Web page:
Wi-Fi networks (sometimes called by their technical name 802.11) allow people to wirelessly connect devices to the Internet, such as smartphones, gaming consoles, tablets, and laptops. Because Wi-Fi networks are simple to setup, many people install their own Wi-Fi networks at home. However, many home Wi-Fi networks are configured insecurely, allowing strangers or unauthorized people to easily access your home network or anonymously abuse your Internet connection. To ensure you have a safe and secure home Wi-Fi network, here are a few simple steps you should take.
Your Wi-Fi network is controlled by something called a Wi-Fi access point. This is a physical device you can buy at your local electronics store or that may be built into your Internet router. The access point is what wirelessly connects your devices to the Internet. One of the first steps to securing your Wi-Fi network is limiting who can administer your Wi-Fi access point and how they can access it. We recommend you take the following steps when configuring your Wi-Fi access point for the first time.
- For many Wi-Fi access points, the default administrator login and password is well known. In fact, these default accounts can often be found listed on the Internet. So be sure to change the default administrator login and password to something that only you know.
- For administrative access to your Wi-Fi access point, we recommend you disable wireless access and instead require a physical network connection, such as using an Ethernet cable. If you must have wireless administrative access, then at a minimum disable HTTP access and require HTTPS, which supports encryption.
SETTING YOUR WI-FI NETWORK NAME
Another option you will need to configure is the name of your Wi-Fi network (often called SSID). This is the name your devices will see when they search for local Wi-Fi networks. We recommend changing your default Wi-Fi network name. Give your network name something unique so you can easily identify it, but make sure it does not contain any personal information. Also, there is little value in configuring your Wi-Fi network as hidden (or nonbroadcast). Today most Wi-Fi scanning tools or any skilled attacker can easily discover the details of a hidden network. The recommended option is to leave your Wi-Fi network visible, but secure it using the other steps covered in this newsletter.
ENCRYPTION & AUTHENTICATION
The next step is to ensure that only people you know and trust can connect to and use your Wi-Fi network and that those connections are encrypted. We want to be sure that neighbors or nearby strangers cannot connect to or monitor your Wi-Fi network. Fortunately, these dangers are easily mitigated by simply enabling strong security on your Wi-Fi access point. Currently one of the best options is to use the security mechanism WPA2. By simply enabling this you require a password for people to connect to your Wi-Fi network, and once authenticated, those connections are encrypted. Be sure you do not use older, outdated security methods, such as WEP, or no security at all, which is called an open Wi-Fi network. An open network allows anyone to connect to your Wi-Fi network without any authentication. The recommended encryption method for WPA2 is AES only, versus other options such as TKIP or TKIP+AES.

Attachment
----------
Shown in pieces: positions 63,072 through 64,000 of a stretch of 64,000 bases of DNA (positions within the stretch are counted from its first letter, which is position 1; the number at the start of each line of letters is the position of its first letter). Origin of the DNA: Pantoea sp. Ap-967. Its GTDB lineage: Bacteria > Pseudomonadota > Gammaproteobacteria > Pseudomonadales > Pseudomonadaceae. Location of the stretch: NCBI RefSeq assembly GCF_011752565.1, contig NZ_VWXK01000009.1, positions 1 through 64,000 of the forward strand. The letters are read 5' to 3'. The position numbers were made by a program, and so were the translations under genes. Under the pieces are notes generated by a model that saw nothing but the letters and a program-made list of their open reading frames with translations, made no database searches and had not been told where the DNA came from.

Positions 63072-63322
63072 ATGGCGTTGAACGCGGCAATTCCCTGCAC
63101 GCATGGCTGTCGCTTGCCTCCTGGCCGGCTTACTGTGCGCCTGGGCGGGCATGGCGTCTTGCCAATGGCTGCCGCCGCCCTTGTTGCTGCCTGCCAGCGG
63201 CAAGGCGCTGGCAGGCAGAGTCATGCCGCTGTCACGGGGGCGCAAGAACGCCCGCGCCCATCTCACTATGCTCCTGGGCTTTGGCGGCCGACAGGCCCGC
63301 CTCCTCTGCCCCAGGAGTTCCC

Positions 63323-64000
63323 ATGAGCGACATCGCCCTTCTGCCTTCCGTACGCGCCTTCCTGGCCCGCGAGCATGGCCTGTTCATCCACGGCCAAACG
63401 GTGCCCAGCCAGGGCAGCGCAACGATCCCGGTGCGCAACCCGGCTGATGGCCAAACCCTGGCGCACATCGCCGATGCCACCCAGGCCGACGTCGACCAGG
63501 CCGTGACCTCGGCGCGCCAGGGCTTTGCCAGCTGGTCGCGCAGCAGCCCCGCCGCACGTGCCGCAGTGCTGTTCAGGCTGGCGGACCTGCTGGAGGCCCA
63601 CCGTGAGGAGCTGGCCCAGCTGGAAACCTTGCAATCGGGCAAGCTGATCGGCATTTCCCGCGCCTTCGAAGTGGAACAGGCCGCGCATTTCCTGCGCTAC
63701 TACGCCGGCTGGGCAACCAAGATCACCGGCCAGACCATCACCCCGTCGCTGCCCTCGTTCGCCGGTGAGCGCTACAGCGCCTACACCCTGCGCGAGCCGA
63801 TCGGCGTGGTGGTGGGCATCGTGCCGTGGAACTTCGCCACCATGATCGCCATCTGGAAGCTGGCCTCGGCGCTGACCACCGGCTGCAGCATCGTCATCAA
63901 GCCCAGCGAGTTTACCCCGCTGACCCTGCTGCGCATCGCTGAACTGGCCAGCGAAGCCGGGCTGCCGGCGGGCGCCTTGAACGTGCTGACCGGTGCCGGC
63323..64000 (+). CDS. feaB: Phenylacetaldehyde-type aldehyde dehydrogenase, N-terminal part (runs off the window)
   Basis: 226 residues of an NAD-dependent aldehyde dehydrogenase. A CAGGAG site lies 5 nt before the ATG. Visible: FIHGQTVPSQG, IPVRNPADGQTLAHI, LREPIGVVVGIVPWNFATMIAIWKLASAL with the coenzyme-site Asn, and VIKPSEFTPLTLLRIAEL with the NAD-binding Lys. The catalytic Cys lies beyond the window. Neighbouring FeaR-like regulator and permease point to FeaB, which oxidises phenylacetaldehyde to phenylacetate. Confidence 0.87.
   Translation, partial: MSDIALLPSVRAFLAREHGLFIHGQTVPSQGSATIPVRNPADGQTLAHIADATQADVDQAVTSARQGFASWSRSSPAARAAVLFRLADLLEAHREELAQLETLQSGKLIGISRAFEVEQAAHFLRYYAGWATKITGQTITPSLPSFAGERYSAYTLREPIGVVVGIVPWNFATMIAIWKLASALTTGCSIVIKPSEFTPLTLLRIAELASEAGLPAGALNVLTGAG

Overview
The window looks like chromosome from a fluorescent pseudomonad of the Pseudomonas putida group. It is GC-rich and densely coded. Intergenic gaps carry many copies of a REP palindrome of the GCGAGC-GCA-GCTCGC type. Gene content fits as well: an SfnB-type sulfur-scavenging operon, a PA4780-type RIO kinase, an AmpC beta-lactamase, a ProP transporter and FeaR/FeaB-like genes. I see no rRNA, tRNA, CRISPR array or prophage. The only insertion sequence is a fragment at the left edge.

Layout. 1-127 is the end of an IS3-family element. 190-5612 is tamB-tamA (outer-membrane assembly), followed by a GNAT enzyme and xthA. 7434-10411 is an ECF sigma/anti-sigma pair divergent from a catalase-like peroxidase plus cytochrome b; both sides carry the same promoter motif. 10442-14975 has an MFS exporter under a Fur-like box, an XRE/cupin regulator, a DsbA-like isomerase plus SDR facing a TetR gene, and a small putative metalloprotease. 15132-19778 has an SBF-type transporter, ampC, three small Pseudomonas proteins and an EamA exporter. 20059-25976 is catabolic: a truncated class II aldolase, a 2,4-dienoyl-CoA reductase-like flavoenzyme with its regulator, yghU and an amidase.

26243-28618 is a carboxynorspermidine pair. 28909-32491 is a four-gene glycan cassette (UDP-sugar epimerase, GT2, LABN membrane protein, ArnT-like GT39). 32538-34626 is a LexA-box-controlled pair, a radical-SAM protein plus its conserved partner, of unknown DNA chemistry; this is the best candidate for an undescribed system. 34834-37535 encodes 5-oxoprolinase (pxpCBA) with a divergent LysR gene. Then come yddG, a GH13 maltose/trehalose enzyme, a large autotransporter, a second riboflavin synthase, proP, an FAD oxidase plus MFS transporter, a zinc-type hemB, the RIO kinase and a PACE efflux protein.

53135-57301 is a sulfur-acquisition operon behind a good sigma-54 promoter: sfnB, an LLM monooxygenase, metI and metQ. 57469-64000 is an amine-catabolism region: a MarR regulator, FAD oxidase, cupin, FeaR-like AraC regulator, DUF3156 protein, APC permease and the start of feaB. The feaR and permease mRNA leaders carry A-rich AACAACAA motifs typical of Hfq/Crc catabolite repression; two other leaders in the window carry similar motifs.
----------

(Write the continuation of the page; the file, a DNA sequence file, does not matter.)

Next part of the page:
When configuring the password people will use to connect to your Wi-Fi network, make sure it is different from the administrator password and that the password cannot be easily guessed; we recommend at least 20 characters long. This may sound like a very long password, but remember you most likely have to enter it only once for each of your devices, as they will store and remember the password for future network access. If your Wi-Fi access point is in a physically secure location and only trusted members of your family have access to it, one option may be to tape the user password to the bottom of the Wi-Fi access point for easy recall. Remember that anyone you have given the password to will have access to your Wi-Fi network, so from time to time you may want to change it.
Finally, we recommend you turn off or disable WPS (Wi-Fi Protected Setup). WPS is a specification designed to ease the process of securely setting up your Wi-Fi access point. At the time of publishing this newsletter, recent vulnerabilities were found that may allow an attacker full access to your wireless network if WPS is enabled.
Once you have your Wi-Fi connection configured, one of the last steps we recommend is configuring your network to use OpenDNS as your DNS servers. When you type a name into your browser, DNS is how your browser knows which server on the Internet to connect to. OpenDNS is a free service that helps ensure you connect only to safe websites. In addition, OpenDNS gives you the ability to manage what websites your family can connect to. If you want to filter and block objectionable material, this is a great resource. The OpenDNS website walks you through step-by-step how to configure your Wi-Fi access point to use OpenDNS.
The key to a secure home Wi-Fi network is making sure only you have administrative access, your communications are encrypted, and that people have to authenticate to use your network.
(The SANS Institute)